Northpark Center is nowhere near this fate, because it is one of the best managed, best retail anchored, and most innovative shopping centers in the world, not to mention one of the most beautiful and well-maintained.
But it had better do something to check the crime. Heather LeClair’s petition asking Northpark Mall to beef up security after at least three documented crimes since December 16 has more than 1100 signatures — click here if you have not signed. Soccer moms vote their concerns with their Black Cards.
I was reading an old article from 2008 about one dead shopping center, Southwyck Shopping Center, in South Toledo, Ohio that closed down completely after 36 years as a leading regional shopping venue. It was one of many that shuttered in Ohio and the midwest for a number of reasons including the economy. But experts cited crime as ONE of the main reasons:
Other often-cited reasons for Southwyck s decline include the increased competition from strips malls and the growing Franklin Park complex, the South Toledo mall’s lack of major renovations or upgrades, and a lingering perception of crime or danger at the mall.
They have some of the same landscaping and benches that were there when it opened, and you just can t do that in any type of retail setting, said Rob Ludeman, an agent with Danberry Co. Realtors and a former Toledo city councilman whose district included Southwyck.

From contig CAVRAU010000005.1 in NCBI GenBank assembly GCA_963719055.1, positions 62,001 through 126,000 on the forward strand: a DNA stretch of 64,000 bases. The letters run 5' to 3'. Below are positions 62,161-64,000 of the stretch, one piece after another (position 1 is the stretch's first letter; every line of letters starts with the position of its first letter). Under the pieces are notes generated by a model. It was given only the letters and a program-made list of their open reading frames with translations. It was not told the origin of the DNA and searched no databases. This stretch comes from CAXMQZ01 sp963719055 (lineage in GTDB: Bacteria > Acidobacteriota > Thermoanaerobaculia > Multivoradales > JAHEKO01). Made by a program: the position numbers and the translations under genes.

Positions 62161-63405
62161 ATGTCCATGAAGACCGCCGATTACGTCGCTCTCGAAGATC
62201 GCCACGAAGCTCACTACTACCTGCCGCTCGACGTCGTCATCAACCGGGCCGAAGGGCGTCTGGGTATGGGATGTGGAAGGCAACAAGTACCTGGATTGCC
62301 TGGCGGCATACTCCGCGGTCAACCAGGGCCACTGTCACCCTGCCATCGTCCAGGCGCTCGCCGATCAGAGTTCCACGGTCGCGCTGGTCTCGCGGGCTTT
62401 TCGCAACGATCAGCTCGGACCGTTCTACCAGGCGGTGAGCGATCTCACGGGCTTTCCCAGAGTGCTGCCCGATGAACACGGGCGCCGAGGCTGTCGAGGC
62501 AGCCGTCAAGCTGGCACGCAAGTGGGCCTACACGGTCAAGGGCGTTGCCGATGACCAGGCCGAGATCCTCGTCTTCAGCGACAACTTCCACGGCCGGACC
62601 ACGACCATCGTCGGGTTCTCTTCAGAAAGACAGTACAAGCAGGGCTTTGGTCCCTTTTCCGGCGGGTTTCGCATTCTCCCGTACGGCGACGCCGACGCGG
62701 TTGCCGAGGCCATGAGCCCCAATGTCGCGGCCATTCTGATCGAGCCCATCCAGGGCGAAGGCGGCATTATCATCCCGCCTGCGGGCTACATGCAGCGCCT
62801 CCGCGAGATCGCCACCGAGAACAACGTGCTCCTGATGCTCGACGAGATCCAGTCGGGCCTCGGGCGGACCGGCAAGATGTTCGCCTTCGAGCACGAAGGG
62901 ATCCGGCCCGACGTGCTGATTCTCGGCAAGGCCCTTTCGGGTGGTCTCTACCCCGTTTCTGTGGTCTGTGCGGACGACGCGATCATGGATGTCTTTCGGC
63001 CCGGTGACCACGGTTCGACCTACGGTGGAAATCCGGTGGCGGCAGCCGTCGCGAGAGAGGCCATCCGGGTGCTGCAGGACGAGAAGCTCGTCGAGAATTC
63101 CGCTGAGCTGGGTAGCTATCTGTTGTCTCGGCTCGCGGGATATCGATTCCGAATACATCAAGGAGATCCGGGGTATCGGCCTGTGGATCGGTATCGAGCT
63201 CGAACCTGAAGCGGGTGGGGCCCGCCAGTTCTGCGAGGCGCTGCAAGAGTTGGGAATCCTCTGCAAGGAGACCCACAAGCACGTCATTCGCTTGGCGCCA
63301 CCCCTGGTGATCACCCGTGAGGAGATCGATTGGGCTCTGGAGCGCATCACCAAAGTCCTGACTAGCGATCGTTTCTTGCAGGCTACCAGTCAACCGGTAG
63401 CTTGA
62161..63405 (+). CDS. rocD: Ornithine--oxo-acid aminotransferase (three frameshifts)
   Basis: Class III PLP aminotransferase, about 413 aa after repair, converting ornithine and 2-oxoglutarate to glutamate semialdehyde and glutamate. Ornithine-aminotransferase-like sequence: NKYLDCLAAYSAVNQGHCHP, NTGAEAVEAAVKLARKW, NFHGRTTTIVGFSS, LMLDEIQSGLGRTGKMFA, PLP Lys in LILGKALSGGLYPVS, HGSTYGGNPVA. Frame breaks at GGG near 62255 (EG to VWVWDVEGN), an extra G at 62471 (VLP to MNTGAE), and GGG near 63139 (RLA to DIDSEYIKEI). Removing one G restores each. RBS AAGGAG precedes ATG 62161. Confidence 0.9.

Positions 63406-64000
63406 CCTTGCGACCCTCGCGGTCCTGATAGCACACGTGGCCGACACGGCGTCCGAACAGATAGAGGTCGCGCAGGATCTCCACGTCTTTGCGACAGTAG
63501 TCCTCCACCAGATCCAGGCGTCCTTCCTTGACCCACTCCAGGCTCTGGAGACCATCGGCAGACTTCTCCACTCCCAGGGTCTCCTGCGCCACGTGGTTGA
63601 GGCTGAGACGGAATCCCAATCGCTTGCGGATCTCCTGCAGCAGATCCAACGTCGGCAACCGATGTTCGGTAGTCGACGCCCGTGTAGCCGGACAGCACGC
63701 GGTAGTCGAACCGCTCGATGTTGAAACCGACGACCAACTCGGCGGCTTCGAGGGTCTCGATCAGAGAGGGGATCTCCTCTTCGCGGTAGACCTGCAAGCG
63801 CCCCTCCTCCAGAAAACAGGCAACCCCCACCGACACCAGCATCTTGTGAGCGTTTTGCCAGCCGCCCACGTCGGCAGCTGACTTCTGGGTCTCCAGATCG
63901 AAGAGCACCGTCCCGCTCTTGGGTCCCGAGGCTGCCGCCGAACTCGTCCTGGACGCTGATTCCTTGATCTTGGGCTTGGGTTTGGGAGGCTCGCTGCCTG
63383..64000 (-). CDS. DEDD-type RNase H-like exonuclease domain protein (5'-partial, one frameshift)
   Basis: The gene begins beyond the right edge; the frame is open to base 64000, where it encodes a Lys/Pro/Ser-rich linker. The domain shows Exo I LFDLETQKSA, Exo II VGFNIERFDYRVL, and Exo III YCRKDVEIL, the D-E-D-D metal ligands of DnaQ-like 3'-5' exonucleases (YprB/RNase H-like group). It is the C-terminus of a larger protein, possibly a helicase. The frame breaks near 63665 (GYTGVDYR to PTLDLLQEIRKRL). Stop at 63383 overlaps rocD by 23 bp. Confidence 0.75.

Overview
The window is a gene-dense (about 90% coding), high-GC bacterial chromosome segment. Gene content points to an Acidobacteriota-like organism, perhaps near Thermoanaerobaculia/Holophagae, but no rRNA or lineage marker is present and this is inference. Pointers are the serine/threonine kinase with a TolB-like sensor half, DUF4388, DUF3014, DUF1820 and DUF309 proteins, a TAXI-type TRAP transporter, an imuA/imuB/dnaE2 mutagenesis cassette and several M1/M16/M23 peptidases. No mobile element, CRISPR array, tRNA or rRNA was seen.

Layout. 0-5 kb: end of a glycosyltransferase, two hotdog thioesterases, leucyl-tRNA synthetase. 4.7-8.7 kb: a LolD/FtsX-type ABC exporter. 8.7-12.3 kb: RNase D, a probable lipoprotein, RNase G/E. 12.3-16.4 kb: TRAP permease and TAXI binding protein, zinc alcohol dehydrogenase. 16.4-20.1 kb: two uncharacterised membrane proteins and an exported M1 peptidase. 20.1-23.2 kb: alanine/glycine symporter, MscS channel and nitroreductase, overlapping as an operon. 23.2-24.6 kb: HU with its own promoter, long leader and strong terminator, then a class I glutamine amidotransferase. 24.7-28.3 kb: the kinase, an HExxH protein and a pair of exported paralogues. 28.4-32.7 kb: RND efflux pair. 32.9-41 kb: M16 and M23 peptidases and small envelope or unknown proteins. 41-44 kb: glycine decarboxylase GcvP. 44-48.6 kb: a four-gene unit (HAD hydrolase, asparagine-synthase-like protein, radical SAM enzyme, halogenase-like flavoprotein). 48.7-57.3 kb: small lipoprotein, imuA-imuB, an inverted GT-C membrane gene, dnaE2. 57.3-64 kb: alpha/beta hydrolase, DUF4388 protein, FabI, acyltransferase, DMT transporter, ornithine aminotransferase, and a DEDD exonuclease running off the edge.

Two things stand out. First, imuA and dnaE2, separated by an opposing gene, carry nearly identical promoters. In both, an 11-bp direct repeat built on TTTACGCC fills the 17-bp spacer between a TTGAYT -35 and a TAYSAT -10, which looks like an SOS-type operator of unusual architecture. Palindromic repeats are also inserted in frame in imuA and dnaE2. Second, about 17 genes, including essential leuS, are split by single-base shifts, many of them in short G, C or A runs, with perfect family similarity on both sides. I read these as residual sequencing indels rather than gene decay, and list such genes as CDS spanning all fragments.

The mall and its parking lot were the scenes of several incidents of vandalism, assaults, drug deals, and fights in the late 1980s and early 1990s.
The crime perception is hard to overcome. The 70’s and 80’s were heydays for large shopping malls, and many managed to survive 20 to 30 years before becoming dangerous. Crime is, unfortunately, all around us and perhaps that is the shelf life for criminals to move from one location to another: from a “bad part of town” that gets cleaned up to the suburban-esque mall. (Some police have told me you never really get rid of criminals, you just make them move elsewhere, become another person’s problem.) Shopping centers are like feed lots for criminals: shoppers have money, expensive gadgets, and autos. They are distracted and prime targets.
Also, if you have not seen this BuzzFeed post on Nine of America’s Abandoned Malls, here it is (who knew there was a Dead malls Enthusiasts Facebook group?):
Dead malls are popping up all over the states, particularly in the Midwest, where economic decline has sped up the “going out of business” process. This map, put together by a Dead Malls Enthusiasts Facebook group, shows that well.
As Americans are faced with multiple shopping options and more stores are leaving malls, it should be interesting to see if malls and mall culture will survive.
What you are about to see is what happens when malls are abandoned. It’s apocalyptic and really, really creepy.